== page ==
Mathematics Stack Exchange is a question and answer site for people studying math at any level and professionals in related fields. Join them; it only takes a minute:

Sign up
Here's how it works:
  1. Anybody can ask a question
  2. Anybody can answer
  3. The best answers are voted up and rise to the top

I ran across a series and got to wondering how this is so.

We are all familiar with the famous $\displaystyle\sum_{k=1}^{\infty}\frac{1}{k^{2}}=\frac{{\pi}^{2}}{6}$

But, how can we show:


where $\beta$ is the beta function.

Apparently, $\displaystyle\sum_{k=1}^{n}\frac{\beta(k,n+1)}{k}={\psi}^{'}(n+1)$ somehow.

But, the above beta series can be written $\displaystyle\sum_{k=1}^{n}\frac{1}{k}\int_{0}^{1}x^{k-1}(1-x)^{n}dx$.

Also, ${\psi}^{'}(n+1)=\displaystyle\sum_{k=0}^{\infty}\frac{1}{(n+k+1)^{2}}$

I know that ${\psi}(x)=\int_{0}^{1}\frac{t^{n-1}-1}{t-1}dt-\gamma$

Maybe differentiate w.r.t n and get $\int_{0}^{1}\frac{t^{n-1}ln(t)}{t-1}dt$

Is this related to the incomplete beta function?.

How can we equate these formula, or otherwise, and prove the partial sum?.

There are so many identities involved with Beta, Psi, etc., I get bogged down in all of them. I played around with various things, but have not really gotten anywhere.

Thanks very much.

share|cite|improve this question
But your identity can not be quite right. The partial harmonic sum gives a rational for fixed $n$ and so does the sum of $\beta$ functions. The $\pi^2/6$ is not rational on the other hand... – Sasha Aug 4 '11 at 16:03
Oh, OK. I did not even notice that. :( But, $\sum_{k=1}^{n}\frac{1}{k^{2}}=\frac{{\pi}^{2}}{6}-{{\psi}^{'}}(n+1)$. I thought perhaps the series involving beta was somehow equivalent to ${\psi}^{'}(n+1)$. Apparently not. Thank you. I found this interesting link: – Cody Aug 4 '11 at 16:37
The expression of $\psi'(n+1)$ as a series that you recall indicates that $\psi'(n+1)$ is the sum of $1/k^2$ on every $k\ge n+1$. Hence the result you are interested in is simply the decomposition of the total sum into sums over $k\le n$ and over $k\ge n+1$. – Did Aug 4 '11 at 17:03
According to Maple, $$\eqalign{&\sum_{k=1}^n \frac{\beta(k, n+1)}{k} = \cr &3/2+1/16\,{{}_4F_3(2,2,2,2;\,5/2,3,3;\,1/4)}-3/4\,{\frac {\sqrt {\pi } \Gamma \left( n \right) {n}^{2} {{}_5F_4(1,n+1,n+1,n+1,n+1;\,n,2+n,2+n,n+3/2;\,1/4)}}{ \left( n+1 \right) ^{2}\Gamma \left( n+3/2 \right) {4}^{n}}}\cr &+1/16\, {{}_4F_3(1,2,2,2;\,5/2,3,3;\,1/4)}\cr &-3/4\,{\frac {\sqrt {\pi }\Gamma \left( n \right) n{{}_4F_3(1,n+1,n+1,n+1;\,2+n,2+n,n+3/2;\,1/4)}}{ \left( n+1 \right) ^{2}\Gamma \left( n+3/2 \right) {4}^{n}}}+\Psi \left( 1,n+1 \right) -1/6\,{\pi }^{2}\cr}$$ – Robert Israel Aug 4 '11 at 17:17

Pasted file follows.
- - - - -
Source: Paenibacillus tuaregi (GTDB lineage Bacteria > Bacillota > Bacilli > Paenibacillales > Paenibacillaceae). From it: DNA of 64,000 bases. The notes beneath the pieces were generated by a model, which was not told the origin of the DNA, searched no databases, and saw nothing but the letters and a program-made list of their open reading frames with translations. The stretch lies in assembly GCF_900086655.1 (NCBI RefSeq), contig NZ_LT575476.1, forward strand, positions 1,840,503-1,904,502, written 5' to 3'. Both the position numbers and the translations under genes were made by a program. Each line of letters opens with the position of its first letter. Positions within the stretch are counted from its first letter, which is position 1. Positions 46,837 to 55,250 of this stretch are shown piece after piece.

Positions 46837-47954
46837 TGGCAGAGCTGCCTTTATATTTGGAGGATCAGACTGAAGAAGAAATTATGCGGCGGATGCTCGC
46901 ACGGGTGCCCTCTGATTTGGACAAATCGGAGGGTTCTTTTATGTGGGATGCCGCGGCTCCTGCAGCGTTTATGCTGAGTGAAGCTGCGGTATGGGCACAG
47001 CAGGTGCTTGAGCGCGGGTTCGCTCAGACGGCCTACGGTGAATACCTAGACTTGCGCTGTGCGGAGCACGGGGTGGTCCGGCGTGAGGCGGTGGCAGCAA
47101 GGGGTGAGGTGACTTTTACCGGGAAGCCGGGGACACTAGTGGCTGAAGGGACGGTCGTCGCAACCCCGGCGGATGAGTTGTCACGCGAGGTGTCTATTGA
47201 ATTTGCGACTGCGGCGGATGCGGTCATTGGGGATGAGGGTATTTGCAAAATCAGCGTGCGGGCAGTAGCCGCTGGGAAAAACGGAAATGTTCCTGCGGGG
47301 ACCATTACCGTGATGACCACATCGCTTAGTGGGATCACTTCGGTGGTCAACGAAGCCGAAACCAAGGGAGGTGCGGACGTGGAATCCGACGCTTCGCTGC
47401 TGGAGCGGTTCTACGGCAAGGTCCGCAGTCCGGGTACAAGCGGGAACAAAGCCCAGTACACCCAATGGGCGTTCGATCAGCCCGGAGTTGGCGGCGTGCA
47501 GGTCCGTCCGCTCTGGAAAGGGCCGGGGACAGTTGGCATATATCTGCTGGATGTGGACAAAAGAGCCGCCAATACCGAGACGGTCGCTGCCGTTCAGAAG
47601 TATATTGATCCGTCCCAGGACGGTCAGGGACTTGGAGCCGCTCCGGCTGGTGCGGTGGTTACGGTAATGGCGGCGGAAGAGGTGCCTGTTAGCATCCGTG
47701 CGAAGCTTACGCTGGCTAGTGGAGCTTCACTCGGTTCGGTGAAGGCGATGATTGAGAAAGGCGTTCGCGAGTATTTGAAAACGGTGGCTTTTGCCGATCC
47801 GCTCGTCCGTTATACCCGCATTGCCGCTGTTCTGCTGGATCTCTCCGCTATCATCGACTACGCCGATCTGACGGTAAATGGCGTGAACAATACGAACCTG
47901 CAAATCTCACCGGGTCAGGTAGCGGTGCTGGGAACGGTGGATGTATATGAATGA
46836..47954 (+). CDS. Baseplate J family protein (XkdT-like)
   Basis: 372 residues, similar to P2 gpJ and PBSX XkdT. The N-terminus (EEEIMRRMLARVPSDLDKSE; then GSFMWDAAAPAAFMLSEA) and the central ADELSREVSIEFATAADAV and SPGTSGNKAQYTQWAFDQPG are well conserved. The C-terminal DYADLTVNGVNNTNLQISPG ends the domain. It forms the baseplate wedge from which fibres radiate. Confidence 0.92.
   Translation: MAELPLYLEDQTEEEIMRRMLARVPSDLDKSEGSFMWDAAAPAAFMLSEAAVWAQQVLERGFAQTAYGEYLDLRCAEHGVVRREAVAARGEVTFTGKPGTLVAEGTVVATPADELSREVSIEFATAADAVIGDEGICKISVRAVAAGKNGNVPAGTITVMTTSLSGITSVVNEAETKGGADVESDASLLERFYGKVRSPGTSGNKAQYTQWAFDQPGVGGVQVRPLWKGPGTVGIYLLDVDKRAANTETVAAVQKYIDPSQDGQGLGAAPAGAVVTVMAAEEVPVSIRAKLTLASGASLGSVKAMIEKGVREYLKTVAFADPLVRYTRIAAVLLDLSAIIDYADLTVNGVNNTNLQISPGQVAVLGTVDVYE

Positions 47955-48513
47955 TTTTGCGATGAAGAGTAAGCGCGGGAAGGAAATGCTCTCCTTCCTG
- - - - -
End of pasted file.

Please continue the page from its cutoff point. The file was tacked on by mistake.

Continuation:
Thanks Robert. I have maple as well and noticed the long, convoluted solution it gave. – Cody Aug 4 '11 at 20:05
up vote 5 down vote accepted

We wish to prove


(Note: The upper limit in the sum is $\infty$ and not $n$ as given in the question.)

Start with the formula:


The trick is to write the $\displaystyle \frac{1}{k} $ factor on the rhs as an integral: $\displaystyle \frac{1}{k}=\int_{0}^{1} t^{k-1}dt.$

Substituting this in the above gives


Now, assuming we can interchange the order of summation and integration, the rhs becomes

$\displaystyle\int_{0}^{1}\int_{0}^{1}\sum_{k=1}^{\infty}(xt)^{k-1}(1-x)^{n}dxdt$ $\qquad$ (sum the geometric series)

$=\displaystyle\int_{0}^{1}\int_{0}^{1} \frac{(1-x)^{n}}{1-xt}dxdt$ $\qquad$ (now integrate with respect to t)

$=-\displaystyle\int_{0}^{1} (1-x)^{n}\frac{\ln(1-x)}{x}dx$ $\qquad$ (make the change of variable $x\rightarrow 1-x)$

$=\displaystyle\int_{0}^{1} x^{n}\frac{\ln(x)}{x-1}dx$.

This final integral, as you observed in your question, is equal to


The proof now goes through.

share|cite|improve this answer
Thank you much Peter. I was thinking along the correct lines but didn't, or couldn't, finish. I did not think about writing the 1/k as an integral. – Cody Aug 4 '11 at 20:03
If I may add something for those interested. I found another interesting closed form for the partial sum of the Basel problem. Let $A_{n}=\int_{0}^{\frac{\pi}{2}}cos^{2n}(x)dx, \;\ B_{n}=\int_{0}^{\frac{\pi}{2}}x^{2}cos^{2n}(x)dx$. Then,$\displaystyle \sum_{k=1}^{n}\frac{1}{k^{2}}=\frac{{\pi}^{2}}{6}-2\frac{B_{n}}{A_{n}}$ – Cody Aug 4 '11 at 20:58

Your Answer


By posting your answer, you agree to the privacy policy and terms of service.

Not the answer you're looking for? Browse other questions tagged or ask your own question.